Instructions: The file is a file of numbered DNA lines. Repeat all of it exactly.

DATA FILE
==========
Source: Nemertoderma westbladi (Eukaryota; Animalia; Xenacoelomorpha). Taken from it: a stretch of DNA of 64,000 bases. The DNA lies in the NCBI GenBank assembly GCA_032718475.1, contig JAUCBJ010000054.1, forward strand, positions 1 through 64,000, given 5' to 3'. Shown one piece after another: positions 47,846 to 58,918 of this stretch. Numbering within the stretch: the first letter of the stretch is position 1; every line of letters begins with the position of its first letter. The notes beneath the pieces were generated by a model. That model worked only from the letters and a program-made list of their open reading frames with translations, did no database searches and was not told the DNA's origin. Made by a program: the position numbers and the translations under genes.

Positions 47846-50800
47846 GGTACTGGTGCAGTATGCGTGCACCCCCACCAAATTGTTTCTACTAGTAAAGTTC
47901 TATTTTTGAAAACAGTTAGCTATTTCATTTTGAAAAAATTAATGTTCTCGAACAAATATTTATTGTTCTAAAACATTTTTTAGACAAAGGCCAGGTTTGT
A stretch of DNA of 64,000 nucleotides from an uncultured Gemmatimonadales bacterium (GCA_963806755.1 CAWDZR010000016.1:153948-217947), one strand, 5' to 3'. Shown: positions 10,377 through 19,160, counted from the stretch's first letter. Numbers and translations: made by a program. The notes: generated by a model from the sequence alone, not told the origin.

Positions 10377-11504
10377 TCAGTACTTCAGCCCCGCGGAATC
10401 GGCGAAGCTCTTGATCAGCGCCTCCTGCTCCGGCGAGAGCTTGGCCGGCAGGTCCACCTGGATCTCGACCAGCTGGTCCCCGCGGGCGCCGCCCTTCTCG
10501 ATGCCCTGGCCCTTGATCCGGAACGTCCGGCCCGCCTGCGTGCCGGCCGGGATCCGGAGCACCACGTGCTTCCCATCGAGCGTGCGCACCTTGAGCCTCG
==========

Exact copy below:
Source: Nemertoderma westbladi (Eukaryota; Animalia; Xenacoelomorpha). Taken from it: a stretch of DNA of 64,000 bases. The DNA lies in the NCBI GenBank assembly GCA_032718475.1, contig JAUCBJ010000054.1, forward strand, positions 1 through 64,000, given 5' to 3'. Shown one piece after another: positions 47,846 to 58,918 of this stretch. Numbering within the stretch: the first letter of the stretch is position 1; every line of letters begins with the position of its first letter. The notes beneath the pieces were generated by a model. That model worked only from the letters and a program-made list of their open reading frames with translations, did no database searches and was not told the DNA's origin. Made by a program: the position numbers and the translations under genes.

Positions 47846-50800
47846 GGTACTGGTGCAGTATGCGTGCACCCCCACCAAATTGTTTCTACTAGTAAAGTTC
47901 TATTTTTGAAAACAGTTAGCTATTTCATTTTGAAAAAATTAATGTTCTCGAACAAATATTTATTGTTCTAAAACATTTTTTAGACAAAGGCCAGGTTTGT
A stretch of DNA of 64,000 nucleotides from an uncultured Gemmatimonadales bacterium (GCA_963806755.1 CAWDZR010000016.1:153948-217947), one strand, 5' to 3'. Shown: positions 10,377 through 19,160, counted from the stretch's first letter. Numbers and translations: made by a program. The notes: generated by a model from the sequence alone, not told the origin.

Positions 10377-11504
10377 TCAGTACTTCAGCCCCGCGGAATC
10401 GGCGAAGCTCTTGATCAGCGCCTCCTGCTCCGGCGAGAGCTTGGCCGGCAGGTCCACCTGGATCTCGACCAGCTGGTCCCCGCGGGCGCCGCCCTTCTCG
10501 ATGCCCTGGCCCTTGATCCGGAACGTCCGGCCCGCCTGCGTGCCGGCCGGGATCCGGAGCACCACGTGCTTCCCATCGAGCGTGCGCACCTTGAGCCTCG